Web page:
• Program resources. How much can you afford for rent? In some areas, particularly downtown areas of large cities, rents can be astronomical, more than most programs can afford. Many programs have no money for rent at all, and therefore have to depend upon donated space. A Board member or a sympathetic realtor may have good space that she'll let you rent at a reduced rate. Another possibility is to find space that has been empty for a long time, which the owner might rent cheaply just to get it occupied.

Something to consider when renting is the actual per-month costs of the space. Rent that, in a cold climate, includes heat and electricity, might prove cheaper in the long run than a lower rent that doesn't include those utilities. If you're paying heating costs, you'll spend less in a newer, tighter building than in an older, more drafty one. You'll pay less for electricity on the sunny (usually south) side of the building than on the shady side, but that may be offset by air conditioning costs in the summer (unless, like the one I worked in, the building has no air conditioning). Depending upon the climate and the amount of space, these utility costs can be considerable. There also may be costs associated with the upkeep of the space, cleaning, etc., as well as the installation of phone or modem lines. It's important to know exactly what you're getting into before you sign a lease or make a commitment.

  • Where can you find donated space? Donated space might come from other programs or agencies, town or city government, school systems (one of my program's sites was in an empty school building that we were able to fix up), libraries, businesses, even real estate firms or landlords. (These last three can get tax write-offs for the amount they could otherwise earn on the space. One of the sites of my program was in a bank building that the bank let us use for the cost of utilities.) Finding the right donated space where and when you need it may be largely a matter of luck, unless it comes from a source that was involved in the planning of the program.
  • If space is donated, what kinds of relationships does it create, and what obligations does it entail? Does the owner expect you to clean the space, or to pay utility costs, or to do something else entirely unrelated to the use of the space (take part in a political campaign, for example)? Will you have to share it? Can you only use part of it, or only use it at certain times of day? Can you store your materials, records, and equipment there, and do you have access to them when you need them? Perhaps most important, is the owner an individual or organization that you want to be connected with, one that is ethical and easy to work with?
  • Sharing space. Are you willing to share the space with other agencies or users, whether for free or for reduced rent? Sometimes, you can use a space that another organization uses for part of the day or part of the week. Will that work for you, or is it more important to have space which is specifically your own? What about literally sharing space... another agency having and using some of your space while you're there?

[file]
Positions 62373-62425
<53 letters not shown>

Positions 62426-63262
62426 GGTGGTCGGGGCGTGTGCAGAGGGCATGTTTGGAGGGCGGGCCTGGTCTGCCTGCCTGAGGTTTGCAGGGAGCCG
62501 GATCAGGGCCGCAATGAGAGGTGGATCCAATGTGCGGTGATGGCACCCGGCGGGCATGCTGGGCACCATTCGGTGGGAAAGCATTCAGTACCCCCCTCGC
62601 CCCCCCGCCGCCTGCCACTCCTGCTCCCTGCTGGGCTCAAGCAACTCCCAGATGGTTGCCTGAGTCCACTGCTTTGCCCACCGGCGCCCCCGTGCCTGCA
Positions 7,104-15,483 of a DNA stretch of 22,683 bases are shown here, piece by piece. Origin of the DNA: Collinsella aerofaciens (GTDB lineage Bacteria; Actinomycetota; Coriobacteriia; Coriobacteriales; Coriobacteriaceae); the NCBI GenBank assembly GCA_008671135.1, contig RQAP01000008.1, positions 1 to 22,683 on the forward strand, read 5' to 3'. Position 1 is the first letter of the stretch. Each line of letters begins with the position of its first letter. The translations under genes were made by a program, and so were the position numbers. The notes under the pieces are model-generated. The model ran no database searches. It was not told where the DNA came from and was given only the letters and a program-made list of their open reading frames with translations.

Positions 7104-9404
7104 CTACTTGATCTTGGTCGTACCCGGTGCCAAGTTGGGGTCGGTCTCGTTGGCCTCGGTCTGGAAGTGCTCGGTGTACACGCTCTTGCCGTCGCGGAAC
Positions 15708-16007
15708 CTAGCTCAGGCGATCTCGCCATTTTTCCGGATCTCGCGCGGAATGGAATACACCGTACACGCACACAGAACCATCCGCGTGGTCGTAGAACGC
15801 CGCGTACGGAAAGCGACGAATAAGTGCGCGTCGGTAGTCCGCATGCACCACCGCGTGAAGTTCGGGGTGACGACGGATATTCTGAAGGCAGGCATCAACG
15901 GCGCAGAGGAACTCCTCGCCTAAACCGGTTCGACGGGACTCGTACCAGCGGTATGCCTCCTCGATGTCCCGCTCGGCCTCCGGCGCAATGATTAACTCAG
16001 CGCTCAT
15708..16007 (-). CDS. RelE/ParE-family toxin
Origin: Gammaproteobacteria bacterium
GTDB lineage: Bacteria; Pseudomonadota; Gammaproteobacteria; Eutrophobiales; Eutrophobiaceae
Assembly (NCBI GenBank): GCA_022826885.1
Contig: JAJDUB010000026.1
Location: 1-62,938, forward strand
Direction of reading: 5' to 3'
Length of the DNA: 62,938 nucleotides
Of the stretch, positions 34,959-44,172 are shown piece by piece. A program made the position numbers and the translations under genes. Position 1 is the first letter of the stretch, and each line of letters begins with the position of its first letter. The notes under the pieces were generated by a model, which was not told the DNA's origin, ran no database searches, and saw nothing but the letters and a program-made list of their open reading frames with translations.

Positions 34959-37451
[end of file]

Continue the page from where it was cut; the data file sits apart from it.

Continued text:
Sharing space can be a delight or a nightmare, depending upon the organizations and individuals involved. One of the sites in my program shared its space with a domestic violence program (they paid a small monthly rent). A counselor from that program had an office in the literacy program, and held regular counseling sessions there. In addition, she held workshops on domestic violence and violence prevention for literacy learners (male and female), and became a regular participant in many of the projects and events of the literacy program. This arrangement worked so well that, when the program decided to move to better quarters, everyone agreed that a requirement for the new space was room for the domestic violence counselor.

That's the positive side of sharing space. Another of my program's sites shared space with an education program for emotionally disturbed teens. That program's staff members were extremely protective of their space. They refused to let the literacy instructor in until they were all gone in the afternoon - even to get at her files, which were in a room they didn't use. They also refused to let her use any of the rooms they occupied regularly, including the kitchen and one of the bathrooms - even when they weren't there - and complained about imagined slights and lack of cleanliness. The literacy site moved elsewhere as soon as possible.

This is all to say that sharing space can be tricky. You have to be very sure that the other group is one you can work with, that the individuals who are actually in the space have been consulted (which wasn't the case in the second example above - the sharing arrangement was an administrative decision on the part of the other program), and that the space is really appropriate for the needs of both groups.

How do you recruit students?

Many of the methods of learner recruitment - advertising, community postings and announcements, referrals, word of mouth - are similar to those you'd use for volunteers. The differences are in what your recruitment materials might be and where you might look for potential learners.

Recruit in ways potential students are likely to notice

If you're aiming to find people with low reading levels, print advertising and posters need to be kept as simple as possible. It would also make sense to use as many recruiting tools as possible that don't involve print.

Print advertising

If you're putting an ad in the paper, try to make it large, with as few words as possible, so that it's easy to read. Be straight and to the point with anything in print, so the message is obvious, even to someone who can barely read.